The beauty of the gravel bucket is you can adjust the weight to fit the players. Fill the bucket all the way with gravel and it’s about 75 pounds. Two of those are going to be pretty heavy. Fill it halfway and it becomes more manageable for younger, smaller players.
Light pieces of wood laid between two boxes or two chairs
These might be the most important element of all. By laying sticks or light pieces of wood across boxes or chairs, you can create hurdles to leap over or crawl under. You can even make a string of them to create a tunnel to crawl through, or an alternating series of jumps and crawls.
Tennis balls on strings
Punch holes in the tennis balls and tie strings onto them, then hang them from something overhead like a trellis, tree or gazebo. Create a series of tennis balls at varying heights that contestants have to dodge and weave through without touching. Wind will make it harder. Purposely prodding them so they swing a bit will make it even harder.
If you want, you can coat the tennis balls in charcoal dust so they leave a mark as evidence of being touched (or not).
Little cones (like you use in soccer practice) are great for creating paths you have to weave through and around. Creating a path makes things more “official,” and people are bound to be more into the obstacle course if you have a predetermined path—a journey for them to complete. It’s a little thing but it’s very important.
Every obstacle course should have a throwing element. In the Spartan Race, contestants have to throw a javelin at a target. You could do that—they even sell javelins on Amazon—or you could have upright sticks and a pile of rocks you have to use to knock them over. You could use a dart board, or throwing knives, or axes.
The point is to introduce an element of throwing accuracy into the course. You don’t want everything to be brute strength.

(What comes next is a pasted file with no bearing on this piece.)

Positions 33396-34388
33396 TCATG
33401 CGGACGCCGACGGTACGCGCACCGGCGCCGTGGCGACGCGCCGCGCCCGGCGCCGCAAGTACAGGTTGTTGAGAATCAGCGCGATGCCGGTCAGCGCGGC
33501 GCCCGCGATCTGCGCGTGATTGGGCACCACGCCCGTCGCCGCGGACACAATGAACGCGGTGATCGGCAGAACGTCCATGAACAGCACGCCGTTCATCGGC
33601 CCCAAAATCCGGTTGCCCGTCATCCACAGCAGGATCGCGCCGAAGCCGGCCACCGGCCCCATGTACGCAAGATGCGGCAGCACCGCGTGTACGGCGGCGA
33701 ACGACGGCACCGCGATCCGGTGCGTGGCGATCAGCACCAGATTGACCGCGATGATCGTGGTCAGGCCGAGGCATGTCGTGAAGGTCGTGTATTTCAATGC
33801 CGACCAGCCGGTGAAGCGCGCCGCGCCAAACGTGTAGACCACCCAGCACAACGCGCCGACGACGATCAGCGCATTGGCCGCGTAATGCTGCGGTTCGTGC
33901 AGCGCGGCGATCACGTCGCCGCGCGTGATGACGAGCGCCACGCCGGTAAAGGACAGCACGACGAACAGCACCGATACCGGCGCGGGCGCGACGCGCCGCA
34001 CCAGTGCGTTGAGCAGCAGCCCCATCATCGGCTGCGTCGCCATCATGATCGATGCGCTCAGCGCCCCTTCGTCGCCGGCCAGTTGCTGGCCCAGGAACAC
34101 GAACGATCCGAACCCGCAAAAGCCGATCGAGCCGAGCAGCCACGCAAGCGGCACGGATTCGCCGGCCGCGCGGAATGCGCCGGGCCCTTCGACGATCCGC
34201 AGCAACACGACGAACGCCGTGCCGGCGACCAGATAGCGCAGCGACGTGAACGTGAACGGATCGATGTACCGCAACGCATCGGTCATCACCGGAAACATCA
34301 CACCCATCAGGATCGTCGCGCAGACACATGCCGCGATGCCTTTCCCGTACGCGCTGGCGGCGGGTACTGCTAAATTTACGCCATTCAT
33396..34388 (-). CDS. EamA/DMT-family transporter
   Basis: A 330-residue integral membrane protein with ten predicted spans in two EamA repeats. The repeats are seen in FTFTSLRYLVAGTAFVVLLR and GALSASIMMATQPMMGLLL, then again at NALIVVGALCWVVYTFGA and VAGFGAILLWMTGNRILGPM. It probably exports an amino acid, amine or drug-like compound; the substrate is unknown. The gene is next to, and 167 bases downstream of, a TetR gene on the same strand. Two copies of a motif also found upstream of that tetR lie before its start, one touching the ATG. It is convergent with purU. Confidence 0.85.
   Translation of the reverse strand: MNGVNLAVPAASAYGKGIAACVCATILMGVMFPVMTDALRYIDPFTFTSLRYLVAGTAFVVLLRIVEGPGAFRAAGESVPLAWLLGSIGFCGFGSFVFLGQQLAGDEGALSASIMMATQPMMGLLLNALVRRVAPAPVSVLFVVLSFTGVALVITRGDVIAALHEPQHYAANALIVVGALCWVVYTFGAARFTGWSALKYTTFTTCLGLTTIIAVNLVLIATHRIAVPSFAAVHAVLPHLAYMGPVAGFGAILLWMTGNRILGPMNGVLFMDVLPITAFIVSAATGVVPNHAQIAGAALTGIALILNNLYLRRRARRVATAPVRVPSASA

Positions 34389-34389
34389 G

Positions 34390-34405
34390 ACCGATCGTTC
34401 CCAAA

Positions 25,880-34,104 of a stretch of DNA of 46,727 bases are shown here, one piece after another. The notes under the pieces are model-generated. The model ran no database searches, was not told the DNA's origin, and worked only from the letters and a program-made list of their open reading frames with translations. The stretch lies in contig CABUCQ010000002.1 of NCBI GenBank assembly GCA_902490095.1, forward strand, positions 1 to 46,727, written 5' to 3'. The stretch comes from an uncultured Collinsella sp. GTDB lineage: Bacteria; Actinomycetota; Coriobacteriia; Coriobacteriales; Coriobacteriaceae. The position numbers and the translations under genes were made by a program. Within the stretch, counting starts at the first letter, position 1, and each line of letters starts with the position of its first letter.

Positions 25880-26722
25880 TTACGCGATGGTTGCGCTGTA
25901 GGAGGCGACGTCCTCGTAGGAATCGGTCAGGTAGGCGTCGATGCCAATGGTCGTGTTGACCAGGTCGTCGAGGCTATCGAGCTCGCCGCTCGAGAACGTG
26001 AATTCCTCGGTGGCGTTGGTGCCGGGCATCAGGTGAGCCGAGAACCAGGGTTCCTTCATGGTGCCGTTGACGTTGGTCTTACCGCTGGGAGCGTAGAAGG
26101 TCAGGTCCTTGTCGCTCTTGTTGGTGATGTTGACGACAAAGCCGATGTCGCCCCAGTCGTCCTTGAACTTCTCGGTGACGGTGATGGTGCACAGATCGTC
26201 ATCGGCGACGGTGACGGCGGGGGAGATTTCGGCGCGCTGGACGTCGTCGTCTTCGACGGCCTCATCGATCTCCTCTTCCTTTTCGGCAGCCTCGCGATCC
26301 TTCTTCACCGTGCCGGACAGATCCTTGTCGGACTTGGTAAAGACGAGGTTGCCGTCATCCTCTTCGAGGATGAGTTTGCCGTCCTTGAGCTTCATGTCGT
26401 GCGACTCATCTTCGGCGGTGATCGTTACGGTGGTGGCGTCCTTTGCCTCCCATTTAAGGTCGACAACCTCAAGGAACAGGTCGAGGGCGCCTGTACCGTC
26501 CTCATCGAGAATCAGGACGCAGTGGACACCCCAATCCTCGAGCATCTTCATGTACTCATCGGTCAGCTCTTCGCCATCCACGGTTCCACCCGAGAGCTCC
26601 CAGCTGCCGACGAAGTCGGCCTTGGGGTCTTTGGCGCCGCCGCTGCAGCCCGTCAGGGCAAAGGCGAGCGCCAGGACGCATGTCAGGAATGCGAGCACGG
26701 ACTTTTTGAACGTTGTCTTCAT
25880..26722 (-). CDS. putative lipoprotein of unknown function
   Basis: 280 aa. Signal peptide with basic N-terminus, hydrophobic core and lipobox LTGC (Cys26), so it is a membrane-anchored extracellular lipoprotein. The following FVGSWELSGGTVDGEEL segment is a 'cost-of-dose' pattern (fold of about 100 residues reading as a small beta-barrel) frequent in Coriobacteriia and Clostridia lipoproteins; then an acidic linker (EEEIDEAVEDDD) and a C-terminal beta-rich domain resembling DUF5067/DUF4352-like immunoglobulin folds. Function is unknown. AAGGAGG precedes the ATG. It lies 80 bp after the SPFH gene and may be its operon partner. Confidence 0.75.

I still love splitting wood rounds. Takes me back to my childhood in Maine. And there’s no better workout than actually performing a functional activity. In fact, one study showed that wood chopping triggers a higher testosterone response than an equally intense bout of working out.
If you don’t want to set up wood round splitting, you could get a sledgehammer and some old tires and have contestants do a set number of hammer slams. The point is to lift a heavy handled object and slam it down with great purpose and intensity.
Remember to Get Creative
Take all the ideas up above and then put them together. Have a balance beam running through the tunnel. Bounce off a buried yoga ball onto a balance beam. Carry buckets of gravel while traversing the wobbly river stones. Swing off the rope onto the yoga ball course. You get the idea.
The most important thing is to introduce all the elements of human movement: speed, balance, strength (upper body, lower body, total body), skill, dexterity, throwing accuracy, cardiovascular fitness, upright, ground-based (crawling), jumping, landing. Oh, and fun.
Now I’d love to hear from you. How would you put together an adult obstacle course?
About the Author
Mark Sisson is the founder of Mark’s Daily Apple, godfather to the Primal food and lifestyle movement, and the New York Times bestselling author of The Keto Reset Diet. His latest book is Keto for Life, where he discusses how he combines the keto diet with a Primal lifestyle for optimal health and longevity. Mark is the author of numerous other books as well, including The Primal Blueprint, which was credited with turbocharging the growth of the primal/paleo movement back in 2009. After spending three decades researching and educating folks on why food is the key component to achieving and maintaining optimal wellness, Mark launched Primal Kitchen, a real-food company that creates Primal/paleo, keto, and Whole30-friendly kitchen staples.